With the simplest tools, the most amazing things can be done. An artist can have access to the most powerful imaging technologies, but truth can still be shown with a simple brush and paint. The trappings can often get in the way. Martial arts is no exception.
What draws many people to martial arts is the style and flash. Spinning backfists and sacrifice throws. Of course they have their place, but perfection, to me, is rooted in simplicity.
The more advanced students at my jujitsu academy seem to have a few techniques that they work on religiously. I personally only use four or five submissions and 90% of my taps are from one of those submissions. Wrestling is much the same. I have a few takedowns. They are mine and I can transition between them seamlessly. They are simple and everyone knows how to defend them, but I drill them. I tweak them and make small adjustments until my execution is just a little bit sharper than my opponent's defense. And that is where I win.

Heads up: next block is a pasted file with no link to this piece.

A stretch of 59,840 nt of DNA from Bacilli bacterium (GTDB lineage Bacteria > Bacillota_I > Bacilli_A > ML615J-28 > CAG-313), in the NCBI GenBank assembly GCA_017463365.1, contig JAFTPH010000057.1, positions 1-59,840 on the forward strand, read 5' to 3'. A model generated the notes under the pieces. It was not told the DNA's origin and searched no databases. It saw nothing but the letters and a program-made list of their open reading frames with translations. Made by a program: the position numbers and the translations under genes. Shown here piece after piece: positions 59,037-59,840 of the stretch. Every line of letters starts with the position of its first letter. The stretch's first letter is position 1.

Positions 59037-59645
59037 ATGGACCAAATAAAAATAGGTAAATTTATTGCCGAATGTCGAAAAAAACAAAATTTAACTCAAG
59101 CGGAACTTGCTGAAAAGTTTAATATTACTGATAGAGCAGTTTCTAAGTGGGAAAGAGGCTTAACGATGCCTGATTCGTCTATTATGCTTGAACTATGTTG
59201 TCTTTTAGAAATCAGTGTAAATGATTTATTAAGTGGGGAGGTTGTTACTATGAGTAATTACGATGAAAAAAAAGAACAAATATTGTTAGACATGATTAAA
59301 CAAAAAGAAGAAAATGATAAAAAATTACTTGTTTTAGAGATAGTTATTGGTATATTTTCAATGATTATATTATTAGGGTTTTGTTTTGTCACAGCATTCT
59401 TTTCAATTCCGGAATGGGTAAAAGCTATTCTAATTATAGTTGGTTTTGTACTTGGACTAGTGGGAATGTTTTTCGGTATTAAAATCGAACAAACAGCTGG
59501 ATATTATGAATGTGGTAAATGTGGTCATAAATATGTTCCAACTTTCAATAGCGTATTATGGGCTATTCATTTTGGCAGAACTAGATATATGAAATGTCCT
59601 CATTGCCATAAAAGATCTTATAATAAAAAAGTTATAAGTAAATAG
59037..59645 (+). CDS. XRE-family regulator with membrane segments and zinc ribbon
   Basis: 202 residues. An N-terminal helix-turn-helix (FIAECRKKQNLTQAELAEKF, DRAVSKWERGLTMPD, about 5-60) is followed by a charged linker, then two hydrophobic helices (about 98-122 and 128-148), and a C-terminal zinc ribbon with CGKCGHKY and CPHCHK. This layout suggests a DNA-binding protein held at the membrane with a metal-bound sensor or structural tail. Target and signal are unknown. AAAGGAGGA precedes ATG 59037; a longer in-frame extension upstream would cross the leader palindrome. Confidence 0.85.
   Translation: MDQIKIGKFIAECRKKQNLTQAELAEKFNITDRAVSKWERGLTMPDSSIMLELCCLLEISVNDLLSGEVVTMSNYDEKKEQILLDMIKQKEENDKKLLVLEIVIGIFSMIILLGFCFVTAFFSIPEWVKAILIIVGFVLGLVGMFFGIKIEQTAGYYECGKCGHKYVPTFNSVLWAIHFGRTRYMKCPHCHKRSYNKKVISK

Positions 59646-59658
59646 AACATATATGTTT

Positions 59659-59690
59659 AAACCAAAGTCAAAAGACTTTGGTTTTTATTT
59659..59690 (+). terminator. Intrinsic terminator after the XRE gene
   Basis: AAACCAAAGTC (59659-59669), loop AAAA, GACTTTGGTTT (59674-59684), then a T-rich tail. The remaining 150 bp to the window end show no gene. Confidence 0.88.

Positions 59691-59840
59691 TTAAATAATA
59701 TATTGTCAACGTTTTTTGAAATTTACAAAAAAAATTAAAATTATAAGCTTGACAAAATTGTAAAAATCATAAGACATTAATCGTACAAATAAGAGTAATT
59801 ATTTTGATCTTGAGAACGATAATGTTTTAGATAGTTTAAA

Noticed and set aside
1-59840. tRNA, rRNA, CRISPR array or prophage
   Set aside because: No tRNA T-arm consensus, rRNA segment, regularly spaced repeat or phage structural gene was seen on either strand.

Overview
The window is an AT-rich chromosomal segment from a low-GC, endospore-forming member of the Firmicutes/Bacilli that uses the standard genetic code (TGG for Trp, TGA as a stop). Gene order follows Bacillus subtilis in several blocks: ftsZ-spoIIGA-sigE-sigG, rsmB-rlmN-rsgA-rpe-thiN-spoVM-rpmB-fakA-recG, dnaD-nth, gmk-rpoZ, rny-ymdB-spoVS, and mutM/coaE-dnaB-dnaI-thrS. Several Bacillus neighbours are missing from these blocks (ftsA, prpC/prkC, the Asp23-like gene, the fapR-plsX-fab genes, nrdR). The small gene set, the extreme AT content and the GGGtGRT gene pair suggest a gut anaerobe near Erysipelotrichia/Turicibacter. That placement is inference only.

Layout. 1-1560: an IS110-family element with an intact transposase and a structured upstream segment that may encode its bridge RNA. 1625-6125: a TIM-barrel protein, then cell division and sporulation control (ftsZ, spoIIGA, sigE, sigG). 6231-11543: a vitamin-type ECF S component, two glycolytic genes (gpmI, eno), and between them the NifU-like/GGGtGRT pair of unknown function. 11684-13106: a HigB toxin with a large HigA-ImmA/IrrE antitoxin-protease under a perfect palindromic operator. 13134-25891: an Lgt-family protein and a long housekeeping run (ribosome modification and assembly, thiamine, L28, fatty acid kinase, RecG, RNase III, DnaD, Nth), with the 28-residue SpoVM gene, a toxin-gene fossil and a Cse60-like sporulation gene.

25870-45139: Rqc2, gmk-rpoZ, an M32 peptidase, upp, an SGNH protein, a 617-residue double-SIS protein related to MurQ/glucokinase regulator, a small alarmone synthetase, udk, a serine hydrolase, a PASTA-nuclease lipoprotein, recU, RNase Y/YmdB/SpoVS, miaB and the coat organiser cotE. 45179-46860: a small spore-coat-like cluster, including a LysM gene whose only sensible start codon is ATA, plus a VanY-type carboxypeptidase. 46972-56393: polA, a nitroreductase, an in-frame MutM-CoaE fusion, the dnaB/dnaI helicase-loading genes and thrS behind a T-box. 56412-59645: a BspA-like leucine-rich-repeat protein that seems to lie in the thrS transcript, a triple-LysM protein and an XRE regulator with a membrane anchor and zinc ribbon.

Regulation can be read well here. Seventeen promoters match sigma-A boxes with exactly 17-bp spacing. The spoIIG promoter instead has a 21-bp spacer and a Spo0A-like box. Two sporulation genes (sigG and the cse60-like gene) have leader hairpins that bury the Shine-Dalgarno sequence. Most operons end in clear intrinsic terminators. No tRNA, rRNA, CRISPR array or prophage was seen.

I am relatively new to striking, but I apply the same principles. I sit in front of a bag and throw jabs. Throw it out, leave the arm loose, tighten the fist, shoulder impacts the jaw, hit with the right part of the fist, bring it back straight into my guard. The first punch most people learn is deceptively complex. I pawed at the air, or the bag, for six months before I threw my first decent jab. I practice those basic strikes over and over and each time I come back to them, I find some small thing I'm doing wrong.
With these simple tools, sharpened to a keen edge, the martial artist can do amazing things. That is what most people miss. What we remember are the stunning, impossible moves that end the fight. We forget that what got the fighter there, most of the time, were basic moves, drilled continuously. Simple footwork, clean form. If you've been training for less than ten years, that is where I suggest you focus your training. Still, leave room for the spinning elbows and flying knees. They look really cool.